Nuad Thai, traditional Thai massage

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Inscribed in 2019 (14.COM) on the Representative List of the Intangible Cultural Heritage of Humanity

Nuad Thai, traditional Thai massage is regarded as part of the art, science and culture of traditional Thai healthcare. As a non-medicinal remedy and manual therapy, it involves bodily manipulation in which the practitioner helps rebalance the patient’s body, energy and structure to treat illnesses believed to be caused by the obstruction of energy flow along ‘sen’, lines understood to crisscross the human body. This manipulation is intended to normalize the four body elements: earth, water, wind and fire. To open up blocked routes, Nuad Thai therapists perform a combination of manipulations using their hands, elbows, knees and feet, together with herbal hot compresses to reduce inflammation. Presently, Nuad Thai is classified into two main types: Nuad Thai therapy and Nuad Thai for health promotion. Nuad Thai has its roots in self-care in Thai peasant society of the past; every village had massage healers whom villagers would turn to when they had muscle aches from working in the field. Over time, these experiences have evolved into a formal system of knowledge, and Nuad Thai is now an income-generating occupation. In 1985, the Project for the Revitalization of Thai Massage was launched to revitalize and maximize knowledge of Nuad Thai, and an initiative has also been taken to form an alliance of Nuad Thai practitioners who come together annually.

This illustration of sen, or energy lines, is among a set of stone inscriptions for public learning on display at Pho Temple since King Rama III (1787-1851) and still considered the most comprehensive repertoire of knowledge of traditional Thai massage.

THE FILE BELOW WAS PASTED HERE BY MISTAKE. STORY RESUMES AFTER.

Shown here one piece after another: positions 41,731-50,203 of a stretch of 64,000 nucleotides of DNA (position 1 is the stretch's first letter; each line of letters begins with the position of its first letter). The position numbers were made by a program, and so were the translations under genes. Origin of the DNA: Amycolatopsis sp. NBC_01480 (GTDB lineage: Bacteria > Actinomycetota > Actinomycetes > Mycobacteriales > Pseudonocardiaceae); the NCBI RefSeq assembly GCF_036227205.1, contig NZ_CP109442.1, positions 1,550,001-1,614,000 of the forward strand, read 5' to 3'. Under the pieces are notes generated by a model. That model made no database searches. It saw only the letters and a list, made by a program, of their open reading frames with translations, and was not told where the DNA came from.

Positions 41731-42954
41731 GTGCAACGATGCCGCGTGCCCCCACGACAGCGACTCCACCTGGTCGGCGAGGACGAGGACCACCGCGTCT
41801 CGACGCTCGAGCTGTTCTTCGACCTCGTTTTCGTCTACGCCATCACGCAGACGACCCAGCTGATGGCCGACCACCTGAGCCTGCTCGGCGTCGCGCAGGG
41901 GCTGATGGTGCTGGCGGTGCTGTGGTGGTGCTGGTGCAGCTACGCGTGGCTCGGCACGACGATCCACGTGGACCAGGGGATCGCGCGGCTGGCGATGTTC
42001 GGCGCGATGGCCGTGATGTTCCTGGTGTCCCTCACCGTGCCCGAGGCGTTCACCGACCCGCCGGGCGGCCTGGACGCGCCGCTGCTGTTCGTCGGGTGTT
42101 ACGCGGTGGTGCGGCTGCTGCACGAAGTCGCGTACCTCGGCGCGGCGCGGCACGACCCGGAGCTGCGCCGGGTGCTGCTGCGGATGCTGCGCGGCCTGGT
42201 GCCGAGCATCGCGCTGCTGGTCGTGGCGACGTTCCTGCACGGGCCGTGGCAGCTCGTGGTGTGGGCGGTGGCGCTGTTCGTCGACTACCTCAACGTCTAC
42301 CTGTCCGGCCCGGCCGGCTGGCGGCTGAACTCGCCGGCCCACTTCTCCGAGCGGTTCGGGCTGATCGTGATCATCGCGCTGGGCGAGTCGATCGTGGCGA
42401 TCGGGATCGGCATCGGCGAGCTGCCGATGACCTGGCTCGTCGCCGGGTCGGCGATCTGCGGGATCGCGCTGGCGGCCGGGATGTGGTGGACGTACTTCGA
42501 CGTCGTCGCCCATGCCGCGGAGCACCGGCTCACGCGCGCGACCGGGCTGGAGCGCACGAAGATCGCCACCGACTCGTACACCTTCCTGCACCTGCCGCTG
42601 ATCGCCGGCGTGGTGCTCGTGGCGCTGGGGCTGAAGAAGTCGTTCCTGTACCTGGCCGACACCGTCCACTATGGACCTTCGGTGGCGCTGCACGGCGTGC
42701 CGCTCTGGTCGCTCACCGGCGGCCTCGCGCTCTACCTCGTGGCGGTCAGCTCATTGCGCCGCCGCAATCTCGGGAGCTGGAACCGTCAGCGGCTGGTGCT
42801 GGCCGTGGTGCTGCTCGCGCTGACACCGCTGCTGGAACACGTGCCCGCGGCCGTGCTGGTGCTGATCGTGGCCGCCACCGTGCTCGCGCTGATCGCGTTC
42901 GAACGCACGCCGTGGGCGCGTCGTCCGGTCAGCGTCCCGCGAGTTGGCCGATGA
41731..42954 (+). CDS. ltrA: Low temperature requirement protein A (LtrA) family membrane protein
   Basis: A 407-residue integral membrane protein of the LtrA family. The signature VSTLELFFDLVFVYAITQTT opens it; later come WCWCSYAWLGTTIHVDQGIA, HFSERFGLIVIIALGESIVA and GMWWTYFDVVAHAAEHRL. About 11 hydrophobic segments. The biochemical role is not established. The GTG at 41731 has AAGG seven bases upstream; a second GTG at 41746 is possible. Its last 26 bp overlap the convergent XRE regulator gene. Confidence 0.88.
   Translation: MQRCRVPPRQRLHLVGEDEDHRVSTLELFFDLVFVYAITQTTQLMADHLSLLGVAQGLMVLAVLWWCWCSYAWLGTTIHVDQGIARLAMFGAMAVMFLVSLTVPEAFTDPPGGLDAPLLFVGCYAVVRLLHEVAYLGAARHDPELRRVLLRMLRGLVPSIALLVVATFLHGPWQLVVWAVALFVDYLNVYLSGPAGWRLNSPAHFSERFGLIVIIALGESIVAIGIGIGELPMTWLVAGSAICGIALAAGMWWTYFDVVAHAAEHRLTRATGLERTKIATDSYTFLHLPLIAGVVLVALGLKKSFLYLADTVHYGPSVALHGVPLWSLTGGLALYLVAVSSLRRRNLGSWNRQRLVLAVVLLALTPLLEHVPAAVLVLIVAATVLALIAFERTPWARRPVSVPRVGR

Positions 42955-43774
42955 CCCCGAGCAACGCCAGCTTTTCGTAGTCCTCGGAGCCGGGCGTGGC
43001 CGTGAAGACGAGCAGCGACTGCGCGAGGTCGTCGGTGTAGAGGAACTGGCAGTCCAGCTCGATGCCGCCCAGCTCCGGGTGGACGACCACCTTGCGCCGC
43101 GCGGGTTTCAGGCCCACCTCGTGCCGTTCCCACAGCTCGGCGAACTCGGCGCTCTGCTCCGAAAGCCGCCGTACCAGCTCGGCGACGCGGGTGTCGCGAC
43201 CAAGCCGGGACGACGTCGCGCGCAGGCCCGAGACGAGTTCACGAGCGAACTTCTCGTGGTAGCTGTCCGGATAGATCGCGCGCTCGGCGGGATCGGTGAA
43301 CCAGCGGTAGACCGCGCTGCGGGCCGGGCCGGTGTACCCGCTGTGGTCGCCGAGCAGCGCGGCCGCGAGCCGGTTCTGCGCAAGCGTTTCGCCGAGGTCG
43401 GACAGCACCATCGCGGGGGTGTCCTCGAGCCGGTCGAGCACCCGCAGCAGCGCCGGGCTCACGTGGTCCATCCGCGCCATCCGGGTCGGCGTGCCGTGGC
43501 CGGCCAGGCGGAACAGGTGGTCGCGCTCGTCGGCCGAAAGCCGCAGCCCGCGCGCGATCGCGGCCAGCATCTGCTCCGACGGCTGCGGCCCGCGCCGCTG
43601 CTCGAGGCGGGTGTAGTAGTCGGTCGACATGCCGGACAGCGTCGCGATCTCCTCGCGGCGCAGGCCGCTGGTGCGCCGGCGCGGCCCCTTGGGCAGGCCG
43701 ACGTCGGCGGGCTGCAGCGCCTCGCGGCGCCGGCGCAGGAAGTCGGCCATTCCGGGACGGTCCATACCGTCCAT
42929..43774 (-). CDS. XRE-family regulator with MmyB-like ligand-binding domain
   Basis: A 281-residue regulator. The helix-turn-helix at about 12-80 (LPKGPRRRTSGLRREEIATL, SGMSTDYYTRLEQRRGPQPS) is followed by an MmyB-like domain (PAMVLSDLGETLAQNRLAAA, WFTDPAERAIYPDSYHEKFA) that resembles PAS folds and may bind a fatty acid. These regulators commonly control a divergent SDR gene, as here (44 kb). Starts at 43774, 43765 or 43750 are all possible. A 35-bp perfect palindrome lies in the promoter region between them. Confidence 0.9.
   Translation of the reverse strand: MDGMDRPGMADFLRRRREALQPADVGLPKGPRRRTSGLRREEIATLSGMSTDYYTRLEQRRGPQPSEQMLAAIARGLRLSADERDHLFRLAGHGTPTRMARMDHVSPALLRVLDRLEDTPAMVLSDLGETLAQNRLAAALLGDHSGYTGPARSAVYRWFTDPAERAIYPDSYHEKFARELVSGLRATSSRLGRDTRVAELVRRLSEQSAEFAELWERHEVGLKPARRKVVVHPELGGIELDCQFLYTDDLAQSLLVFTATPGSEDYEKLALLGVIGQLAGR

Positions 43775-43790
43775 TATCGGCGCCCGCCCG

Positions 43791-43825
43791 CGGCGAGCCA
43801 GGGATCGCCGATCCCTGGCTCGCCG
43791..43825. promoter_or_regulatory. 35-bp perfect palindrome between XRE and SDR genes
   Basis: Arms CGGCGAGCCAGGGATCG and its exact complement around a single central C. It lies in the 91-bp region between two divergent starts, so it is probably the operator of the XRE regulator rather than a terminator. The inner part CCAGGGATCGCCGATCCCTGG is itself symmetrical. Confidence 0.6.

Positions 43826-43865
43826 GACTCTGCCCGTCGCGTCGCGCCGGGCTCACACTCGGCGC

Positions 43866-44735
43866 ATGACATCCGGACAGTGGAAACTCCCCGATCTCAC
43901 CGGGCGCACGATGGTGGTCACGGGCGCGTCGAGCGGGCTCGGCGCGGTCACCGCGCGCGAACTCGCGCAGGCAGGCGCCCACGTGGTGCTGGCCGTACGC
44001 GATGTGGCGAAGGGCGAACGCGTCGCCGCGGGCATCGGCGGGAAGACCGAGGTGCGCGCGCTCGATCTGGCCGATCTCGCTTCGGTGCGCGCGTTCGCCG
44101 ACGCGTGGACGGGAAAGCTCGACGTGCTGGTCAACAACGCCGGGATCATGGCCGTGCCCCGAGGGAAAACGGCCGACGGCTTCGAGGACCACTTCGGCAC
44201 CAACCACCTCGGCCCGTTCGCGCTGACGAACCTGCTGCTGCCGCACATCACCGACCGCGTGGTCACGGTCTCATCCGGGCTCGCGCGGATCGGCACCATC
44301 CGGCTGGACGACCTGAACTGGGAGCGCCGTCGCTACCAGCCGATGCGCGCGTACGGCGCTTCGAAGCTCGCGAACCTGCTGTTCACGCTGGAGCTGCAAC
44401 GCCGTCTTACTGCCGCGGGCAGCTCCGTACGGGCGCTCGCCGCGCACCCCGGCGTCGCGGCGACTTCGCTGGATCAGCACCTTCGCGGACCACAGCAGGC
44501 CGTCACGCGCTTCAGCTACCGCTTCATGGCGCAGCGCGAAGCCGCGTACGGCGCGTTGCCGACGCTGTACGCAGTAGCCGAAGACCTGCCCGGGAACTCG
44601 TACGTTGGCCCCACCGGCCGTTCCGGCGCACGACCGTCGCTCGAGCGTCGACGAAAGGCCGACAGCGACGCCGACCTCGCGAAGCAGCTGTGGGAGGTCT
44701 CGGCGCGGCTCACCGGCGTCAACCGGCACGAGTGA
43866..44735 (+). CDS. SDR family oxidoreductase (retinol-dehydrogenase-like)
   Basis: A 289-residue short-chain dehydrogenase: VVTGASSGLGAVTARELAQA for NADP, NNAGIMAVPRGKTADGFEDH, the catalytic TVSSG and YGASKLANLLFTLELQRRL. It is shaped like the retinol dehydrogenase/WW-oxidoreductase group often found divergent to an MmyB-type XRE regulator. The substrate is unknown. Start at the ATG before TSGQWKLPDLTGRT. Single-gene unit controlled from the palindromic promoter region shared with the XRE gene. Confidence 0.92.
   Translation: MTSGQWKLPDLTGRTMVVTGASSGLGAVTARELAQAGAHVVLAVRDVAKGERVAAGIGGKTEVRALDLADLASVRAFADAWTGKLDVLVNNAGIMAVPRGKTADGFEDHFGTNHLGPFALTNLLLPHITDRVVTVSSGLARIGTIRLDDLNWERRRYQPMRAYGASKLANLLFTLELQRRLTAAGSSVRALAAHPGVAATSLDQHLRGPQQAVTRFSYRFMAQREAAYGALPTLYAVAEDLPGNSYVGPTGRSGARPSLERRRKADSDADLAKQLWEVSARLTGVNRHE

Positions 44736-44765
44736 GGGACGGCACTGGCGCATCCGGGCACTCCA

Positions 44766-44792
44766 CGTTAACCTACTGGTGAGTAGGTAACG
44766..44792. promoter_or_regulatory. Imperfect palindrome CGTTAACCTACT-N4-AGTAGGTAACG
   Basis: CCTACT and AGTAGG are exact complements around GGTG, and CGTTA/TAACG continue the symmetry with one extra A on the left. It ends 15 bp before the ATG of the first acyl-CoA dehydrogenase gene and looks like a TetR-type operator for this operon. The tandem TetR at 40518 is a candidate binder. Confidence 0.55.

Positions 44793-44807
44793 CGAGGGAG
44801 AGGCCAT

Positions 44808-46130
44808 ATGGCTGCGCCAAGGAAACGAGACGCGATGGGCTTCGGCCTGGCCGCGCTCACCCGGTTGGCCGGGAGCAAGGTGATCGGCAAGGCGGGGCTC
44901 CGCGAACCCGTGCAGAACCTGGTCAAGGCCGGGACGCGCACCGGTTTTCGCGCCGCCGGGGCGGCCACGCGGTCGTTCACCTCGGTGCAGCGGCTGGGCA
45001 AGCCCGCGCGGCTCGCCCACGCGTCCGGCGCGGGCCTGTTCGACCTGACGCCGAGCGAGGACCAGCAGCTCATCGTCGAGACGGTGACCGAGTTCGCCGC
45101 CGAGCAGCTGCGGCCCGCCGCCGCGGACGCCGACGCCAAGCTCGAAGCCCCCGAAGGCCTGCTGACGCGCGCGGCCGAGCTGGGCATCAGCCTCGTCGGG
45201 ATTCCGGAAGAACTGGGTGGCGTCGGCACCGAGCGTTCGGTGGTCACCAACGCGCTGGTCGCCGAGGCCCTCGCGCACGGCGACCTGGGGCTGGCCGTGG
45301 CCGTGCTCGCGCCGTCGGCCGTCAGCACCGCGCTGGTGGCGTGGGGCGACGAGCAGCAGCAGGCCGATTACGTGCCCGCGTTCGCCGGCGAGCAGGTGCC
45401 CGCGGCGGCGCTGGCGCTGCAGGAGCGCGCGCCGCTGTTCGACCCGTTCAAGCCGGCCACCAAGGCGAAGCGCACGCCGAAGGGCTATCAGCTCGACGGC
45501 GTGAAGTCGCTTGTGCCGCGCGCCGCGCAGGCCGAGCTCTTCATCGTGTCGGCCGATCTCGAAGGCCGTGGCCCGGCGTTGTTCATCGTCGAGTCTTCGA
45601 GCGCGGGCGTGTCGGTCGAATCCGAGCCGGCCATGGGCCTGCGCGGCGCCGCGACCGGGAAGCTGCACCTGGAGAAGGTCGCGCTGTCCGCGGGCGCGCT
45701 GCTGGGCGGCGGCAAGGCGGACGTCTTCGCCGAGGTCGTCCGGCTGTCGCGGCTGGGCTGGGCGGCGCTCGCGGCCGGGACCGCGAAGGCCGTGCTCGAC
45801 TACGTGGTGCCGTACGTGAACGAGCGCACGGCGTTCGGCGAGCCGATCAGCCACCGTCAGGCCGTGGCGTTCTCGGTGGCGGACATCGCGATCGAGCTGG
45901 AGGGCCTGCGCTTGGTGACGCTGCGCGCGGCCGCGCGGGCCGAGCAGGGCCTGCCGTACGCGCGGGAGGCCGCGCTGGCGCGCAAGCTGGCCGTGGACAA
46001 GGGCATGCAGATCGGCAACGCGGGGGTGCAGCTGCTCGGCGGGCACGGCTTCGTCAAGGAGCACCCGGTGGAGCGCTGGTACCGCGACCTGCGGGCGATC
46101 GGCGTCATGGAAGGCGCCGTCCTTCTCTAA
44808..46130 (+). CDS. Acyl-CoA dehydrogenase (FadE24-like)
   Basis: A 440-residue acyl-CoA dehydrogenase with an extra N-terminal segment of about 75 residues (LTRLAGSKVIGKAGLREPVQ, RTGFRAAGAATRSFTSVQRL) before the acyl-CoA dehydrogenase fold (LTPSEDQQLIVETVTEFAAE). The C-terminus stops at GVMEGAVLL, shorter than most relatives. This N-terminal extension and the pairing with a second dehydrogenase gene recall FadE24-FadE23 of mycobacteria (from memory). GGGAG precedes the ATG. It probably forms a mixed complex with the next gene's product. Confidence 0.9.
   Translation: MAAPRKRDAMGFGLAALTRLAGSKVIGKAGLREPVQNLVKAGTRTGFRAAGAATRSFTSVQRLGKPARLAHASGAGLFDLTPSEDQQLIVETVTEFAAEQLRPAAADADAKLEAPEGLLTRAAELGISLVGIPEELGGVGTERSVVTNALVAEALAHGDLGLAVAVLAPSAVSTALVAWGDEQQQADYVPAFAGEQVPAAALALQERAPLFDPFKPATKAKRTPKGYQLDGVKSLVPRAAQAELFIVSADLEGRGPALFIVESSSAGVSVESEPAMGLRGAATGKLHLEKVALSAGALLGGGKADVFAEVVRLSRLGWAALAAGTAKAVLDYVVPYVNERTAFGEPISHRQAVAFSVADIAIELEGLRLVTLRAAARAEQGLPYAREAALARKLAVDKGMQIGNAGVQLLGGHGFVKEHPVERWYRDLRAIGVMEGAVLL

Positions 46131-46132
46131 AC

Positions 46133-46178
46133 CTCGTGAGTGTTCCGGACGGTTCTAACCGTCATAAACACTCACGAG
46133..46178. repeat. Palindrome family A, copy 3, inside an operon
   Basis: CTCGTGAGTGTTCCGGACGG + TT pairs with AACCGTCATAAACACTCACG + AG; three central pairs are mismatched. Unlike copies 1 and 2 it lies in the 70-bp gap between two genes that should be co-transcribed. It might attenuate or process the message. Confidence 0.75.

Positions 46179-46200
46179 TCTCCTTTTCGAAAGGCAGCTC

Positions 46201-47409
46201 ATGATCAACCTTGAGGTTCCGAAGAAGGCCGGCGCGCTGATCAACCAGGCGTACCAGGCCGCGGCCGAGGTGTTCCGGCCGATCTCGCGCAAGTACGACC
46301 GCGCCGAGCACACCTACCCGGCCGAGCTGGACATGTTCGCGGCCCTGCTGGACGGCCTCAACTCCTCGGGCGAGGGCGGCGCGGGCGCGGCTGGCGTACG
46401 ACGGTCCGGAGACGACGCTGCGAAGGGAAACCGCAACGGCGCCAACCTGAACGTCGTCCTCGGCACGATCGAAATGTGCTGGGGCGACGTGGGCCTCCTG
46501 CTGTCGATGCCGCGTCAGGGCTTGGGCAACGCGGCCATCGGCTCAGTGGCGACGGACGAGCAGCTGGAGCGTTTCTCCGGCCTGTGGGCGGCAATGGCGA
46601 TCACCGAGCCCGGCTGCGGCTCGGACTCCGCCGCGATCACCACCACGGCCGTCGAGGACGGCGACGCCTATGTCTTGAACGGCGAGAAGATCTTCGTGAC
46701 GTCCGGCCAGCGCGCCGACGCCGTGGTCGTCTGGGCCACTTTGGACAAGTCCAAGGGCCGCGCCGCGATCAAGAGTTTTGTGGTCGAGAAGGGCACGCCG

At a ground-breaking national seminar in 1985, a resource person displays manuscripts of traditional Thai massage passed down in his familial through generations. The meeting marked the watershed leading to the creation of the project for revitalization of traditional Thai massage.
A Chiang Rai (northern Thailand) folk healer giving massage therapy to a patient
A masseuse applies pressure points to relieve headache pain
A mode of massage that could help simultaneously relieve back, leg and knee pains
Herbal compress balls, usually containing 'wind' dispelling herbs, are a traditional Thai massage aiding component used to disperse excess 'wind' in sen lines to increase blood flow and to reduce inflammation
A visually impaired masseur having received training from the Skills Development Center for the Blind in Nonthaburi (central Thailand), practices traditional Thai massage as an occupation.
Tambon Chiang Rak Noi Folk Medicine Learning Center in Ayutthaya (central Thailand) offers a training course in traditional Thai massage for the public.
Students practice their skills of traditional Thai massage in class at Abhaibhubejhr College of Thai Traditional Medicine in Prachinburi (eastern Thailand).
Practitioners of Thai traditional massage and medicine gather at a Wai Khru ceremony hosted by the Federation of Traditional Medicine of Thailand to express gratitude and reverence to the teachers in the sanctified customs.